Stearns Collection of Musical Instruments

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Stearns Collection of Musical Instruments
Display of the Stearns Collection of Musical Instruments University of Michigan.JPG
Established 1898 by Frederick Stearns
Staff Christopher Dempsey (curator)
Location Ann Arbor, Michigan, United States
Website .../stearns_collection

The Stearns Collection of Musical Instruments, held by the University of Michigan's School of Music, Theatre & Dance in Ann Arbor, Michigan, consists of over 2,500 historical and contemporary musical instruments from around the world.[1] The basis of the Collection is a gift made to the University by pharmaceutical businessman Frederick Stearns in 1898.[2] Known internationally as a unique research collection,[3] its holdings include the trumpet collection of Armando Ghitalla, former principal trumpet player of the Boston Symphony Orchestra and University of Michigan faculty member; a collection of violin bows from Jerry Tetewsky; as well as Robert Moog's first commercially produced Moog synthesizer from 1964 and the RCA theremin used during the WXYZ broadcasts of the Green Hornet from 1936-1952.[1] A Catalog documenting the Collection's holdings was published in 1918 [4] by Albert A. Stanley, with a second edition published in 1921.[5] In 1988, Professor James M. Borders published a catalog featuring the Collection's European and American wind and percussion instruments.[6]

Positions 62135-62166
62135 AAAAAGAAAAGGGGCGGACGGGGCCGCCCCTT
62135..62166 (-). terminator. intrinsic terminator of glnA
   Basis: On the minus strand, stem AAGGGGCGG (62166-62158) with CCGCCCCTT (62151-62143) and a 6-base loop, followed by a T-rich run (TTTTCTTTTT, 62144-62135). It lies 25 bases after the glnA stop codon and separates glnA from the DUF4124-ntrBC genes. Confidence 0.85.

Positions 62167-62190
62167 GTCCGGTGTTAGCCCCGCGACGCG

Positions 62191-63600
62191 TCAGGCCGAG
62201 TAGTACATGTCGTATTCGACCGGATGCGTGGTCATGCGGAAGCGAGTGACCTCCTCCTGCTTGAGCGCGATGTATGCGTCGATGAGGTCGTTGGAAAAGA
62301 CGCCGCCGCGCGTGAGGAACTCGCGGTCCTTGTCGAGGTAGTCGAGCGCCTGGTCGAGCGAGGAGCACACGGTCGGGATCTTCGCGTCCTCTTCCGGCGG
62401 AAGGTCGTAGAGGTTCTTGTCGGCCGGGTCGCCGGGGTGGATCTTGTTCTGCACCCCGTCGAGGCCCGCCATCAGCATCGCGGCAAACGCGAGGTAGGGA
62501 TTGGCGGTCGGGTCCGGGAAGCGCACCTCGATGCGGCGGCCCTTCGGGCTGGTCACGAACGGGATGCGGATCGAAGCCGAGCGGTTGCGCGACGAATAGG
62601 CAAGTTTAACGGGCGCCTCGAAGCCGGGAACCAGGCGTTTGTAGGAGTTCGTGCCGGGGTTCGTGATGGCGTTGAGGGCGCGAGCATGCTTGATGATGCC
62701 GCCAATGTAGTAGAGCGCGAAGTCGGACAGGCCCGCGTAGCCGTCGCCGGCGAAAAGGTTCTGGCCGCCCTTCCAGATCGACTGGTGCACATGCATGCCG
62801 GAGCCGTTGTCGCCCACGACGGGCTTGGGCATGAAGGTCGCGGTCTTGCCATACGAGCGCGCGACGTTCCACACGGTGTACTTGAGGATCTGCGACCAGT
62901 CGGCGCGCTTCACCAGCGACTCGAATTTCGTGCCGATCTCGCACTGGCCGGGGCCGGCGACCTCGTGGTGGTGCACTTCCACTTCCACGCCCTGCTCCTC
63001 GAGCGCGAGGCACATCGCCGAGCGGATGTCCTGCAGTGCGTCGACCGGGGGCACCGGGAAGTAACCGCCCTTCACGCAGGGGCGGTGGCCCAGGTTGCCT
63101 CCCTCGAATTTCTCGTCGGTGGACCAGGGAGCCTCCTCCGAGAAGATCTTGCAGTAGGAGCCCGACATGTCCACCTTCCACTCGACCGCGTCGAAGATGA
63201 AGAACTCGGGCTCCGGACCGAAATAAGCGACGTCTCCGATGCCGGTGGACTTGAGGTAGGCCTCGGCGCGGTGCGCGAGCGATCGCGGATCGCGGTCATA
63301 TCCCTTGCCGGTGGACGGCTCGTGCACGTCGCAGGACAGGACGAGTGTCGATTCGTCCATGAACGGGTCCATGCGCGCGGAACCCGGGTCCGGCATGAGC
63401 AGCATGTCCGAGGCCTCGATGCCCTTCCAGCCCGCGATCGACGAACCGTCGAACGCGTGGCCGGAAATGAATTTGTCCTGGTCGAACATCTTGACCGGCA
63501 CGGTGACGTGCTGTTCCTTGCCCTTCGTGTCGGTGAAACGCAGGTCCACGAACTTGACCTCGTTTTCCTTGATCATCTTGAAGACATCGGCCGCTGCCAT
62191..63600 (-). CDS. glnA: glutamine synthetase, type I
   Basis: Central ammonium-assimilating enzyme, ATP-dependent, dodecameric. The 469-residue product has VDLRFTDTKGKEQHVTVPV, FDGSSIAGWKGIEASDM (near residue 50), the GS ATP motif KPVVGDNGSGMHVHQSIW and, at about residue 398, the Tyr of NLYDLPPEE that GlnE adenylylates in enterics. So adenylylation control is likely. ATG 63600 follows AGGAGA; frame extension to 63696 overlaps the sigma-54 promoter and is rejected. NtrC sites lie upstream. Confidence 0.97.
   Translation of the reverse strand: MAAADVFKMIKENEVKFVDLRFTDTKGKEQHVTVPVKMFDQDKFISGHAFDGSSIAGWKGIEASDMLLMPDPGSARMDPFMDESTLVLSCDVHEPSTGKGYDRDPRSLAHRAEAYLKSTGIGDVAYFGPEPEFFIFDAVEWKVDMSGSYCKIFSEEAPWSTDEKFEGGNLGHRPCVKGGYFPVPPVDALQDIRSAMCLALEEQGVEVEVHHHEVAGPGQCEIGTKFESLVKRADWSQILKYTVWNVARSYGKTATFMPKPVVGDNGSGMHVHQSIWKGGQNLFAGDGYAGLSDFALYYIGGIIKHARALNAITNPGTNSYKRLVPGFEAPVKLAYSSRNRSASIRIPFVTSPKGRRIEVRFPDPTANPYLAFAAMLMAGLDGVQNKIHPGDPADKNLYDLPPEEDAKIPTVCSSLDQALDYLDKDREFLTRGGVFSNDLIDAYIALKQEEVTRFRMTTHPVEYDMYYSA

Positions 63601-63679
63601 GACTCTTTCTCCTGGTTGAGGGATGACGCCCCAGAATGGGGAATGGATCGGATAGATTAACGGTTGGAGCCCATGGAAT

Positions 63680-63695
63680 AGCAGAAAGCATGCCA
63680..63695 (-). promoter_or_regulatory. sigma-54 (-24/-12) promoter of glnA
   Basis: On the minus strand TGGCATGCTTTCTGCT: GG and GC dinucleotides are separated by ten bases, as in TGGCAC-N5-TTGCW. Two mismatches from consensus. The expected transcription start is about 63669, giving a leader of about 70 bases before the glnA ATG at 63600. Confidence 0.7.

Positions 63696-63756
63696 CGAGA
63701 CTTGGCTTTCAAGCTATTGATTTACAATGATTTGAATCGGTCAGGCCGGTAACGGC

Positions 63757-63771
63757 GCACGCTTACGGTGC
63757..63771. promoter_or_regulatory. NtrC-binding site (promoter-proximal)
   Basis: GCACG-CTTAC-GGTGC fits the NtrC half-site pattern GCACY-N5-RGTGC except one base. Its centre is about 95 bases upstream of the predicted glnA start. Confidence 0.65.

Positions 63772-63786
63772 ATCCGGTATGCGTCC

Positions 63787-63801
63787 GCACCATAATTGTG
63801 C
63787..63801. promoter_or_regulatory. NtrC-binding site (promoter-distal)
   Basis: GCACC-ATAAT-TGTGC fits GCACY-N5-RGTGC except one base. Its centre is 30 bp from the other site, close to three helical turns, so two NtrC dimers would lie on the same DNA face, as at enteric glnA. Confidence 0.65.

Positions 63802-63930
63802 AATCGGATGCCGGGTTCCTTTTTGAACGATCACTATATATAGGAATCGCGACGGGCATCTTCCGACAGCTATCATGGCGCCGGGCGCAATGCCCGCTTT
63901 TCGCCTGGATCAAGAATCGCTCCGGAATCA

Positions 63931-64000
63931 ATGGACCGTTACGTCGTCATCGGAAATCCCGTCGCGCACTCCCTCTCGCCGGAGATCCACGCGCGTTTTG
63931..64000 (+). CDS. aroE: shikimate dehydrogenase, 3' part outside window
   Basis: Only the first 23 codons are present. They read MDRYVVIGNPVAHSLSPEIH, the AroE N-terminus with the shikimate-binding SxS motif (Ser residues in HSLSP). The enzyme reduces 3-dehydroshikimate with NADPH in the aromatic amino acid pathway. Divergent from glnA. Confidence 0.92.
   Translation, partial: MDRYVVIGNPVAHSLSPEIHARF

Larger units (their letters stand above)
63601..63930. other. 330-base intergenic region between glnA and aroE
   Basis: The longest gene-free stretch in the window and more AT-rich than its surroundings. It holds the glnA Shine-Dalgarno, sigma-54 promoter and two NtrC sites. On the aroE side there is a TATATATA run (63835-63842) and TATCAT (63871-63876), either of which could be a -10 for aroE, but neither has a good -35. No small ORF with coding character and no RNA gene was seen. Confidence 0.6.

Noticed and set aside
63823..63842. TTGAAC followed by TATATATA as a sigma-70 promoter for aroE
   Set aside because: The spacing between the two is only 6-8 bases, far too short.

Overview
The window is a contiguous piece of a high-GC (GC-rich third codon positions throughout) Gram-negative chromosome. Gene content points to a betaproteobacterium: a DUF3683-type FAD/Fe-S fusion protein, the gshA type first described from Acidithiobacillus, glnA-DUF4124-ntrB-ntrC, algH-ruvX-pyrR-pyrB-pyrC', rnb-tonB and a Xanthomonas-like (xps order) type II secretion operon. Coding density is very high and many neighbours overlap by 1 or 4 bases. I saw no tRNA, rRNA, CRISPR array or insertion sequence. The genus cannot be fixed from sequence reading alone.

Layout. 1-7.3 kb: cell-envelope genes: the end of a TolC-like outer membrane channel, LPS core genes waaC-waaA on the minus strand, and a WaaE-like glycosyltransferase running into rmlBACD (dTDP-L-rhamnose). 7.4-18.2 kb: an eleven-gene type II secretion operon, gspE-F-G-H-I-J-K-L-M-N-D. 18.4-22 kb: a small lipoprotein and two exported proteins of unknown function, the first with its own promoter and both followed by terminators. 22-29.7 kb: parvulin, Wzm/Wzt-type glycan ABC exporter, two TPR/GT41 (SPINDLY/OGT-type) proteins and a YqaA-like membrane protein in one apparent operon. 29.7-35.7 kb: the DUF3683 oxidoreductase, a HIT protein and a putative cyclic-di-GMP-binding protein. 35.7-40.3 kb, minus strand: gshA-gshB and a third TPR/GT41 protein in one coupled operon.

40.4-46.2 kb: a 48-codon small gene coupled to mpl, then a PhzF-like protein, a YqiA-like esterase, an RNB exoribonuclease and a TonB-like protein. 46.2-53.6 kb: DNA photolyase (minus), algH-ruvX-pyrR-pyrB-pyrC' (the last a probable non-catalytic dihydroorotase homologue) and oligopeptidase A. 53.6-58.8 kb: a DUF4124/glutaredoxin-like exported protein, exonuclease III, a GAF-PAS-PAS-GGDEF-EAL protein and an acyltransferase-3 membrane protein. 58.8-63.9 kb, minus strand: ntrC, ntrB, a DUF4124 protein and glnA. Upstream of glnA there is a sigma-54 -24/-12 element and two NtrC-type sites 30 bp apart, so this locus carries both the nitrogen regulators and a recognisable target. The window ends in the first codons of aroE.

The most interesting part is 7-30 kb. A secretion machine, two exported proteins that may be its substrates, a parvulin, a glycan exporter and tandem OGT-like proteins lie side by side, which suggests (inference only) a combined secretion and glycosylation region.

Frederick Stearns, industrialist (pharmaceuticals) and founder of the collection

The museum's collections include a number of forged or altered items, purchased by the founder from the notorious Italian instrument dealer Leopoldo Franciolini. The museum's web site and signage are unusual among musical instrument museums for the scrupulous care with which these items are identified.

The collection is exhibited in the lower lobby of the University's Hill Auditorium on the Central Campus and at the Earl V. Moore Building on the North Campus.

References[edit]

  1. ^ a b "UM School of Music, Theatre & Dance - About the Stearns Collection". Music.umich.edu. Retrieved 2016-04-15. 
  2. ^ "Gift to Michigan University - Collection of Musical Instruments Presented by Frederick Stearns", The New York Times, November 29, 1898
  3. ^ Coover, James. Musical Instrument Collection Catalogues and Cognate Literature, Information Coordinators, 1981
  4. ^ Stanley, Albert A., "Catalogue of the Stearns Collection of Musical Instruments", 1918.
  5. ^ Stanley, Albert A., "Catalogue of the Stearns Collection of Musical Instruments", 1921.
  6. ^ Borders, James M., "European and American Wind and Percussion Instruments: Catalogue of the Stearns Collection of Musical Instruments, University of Michigan, 1988

External links[edit]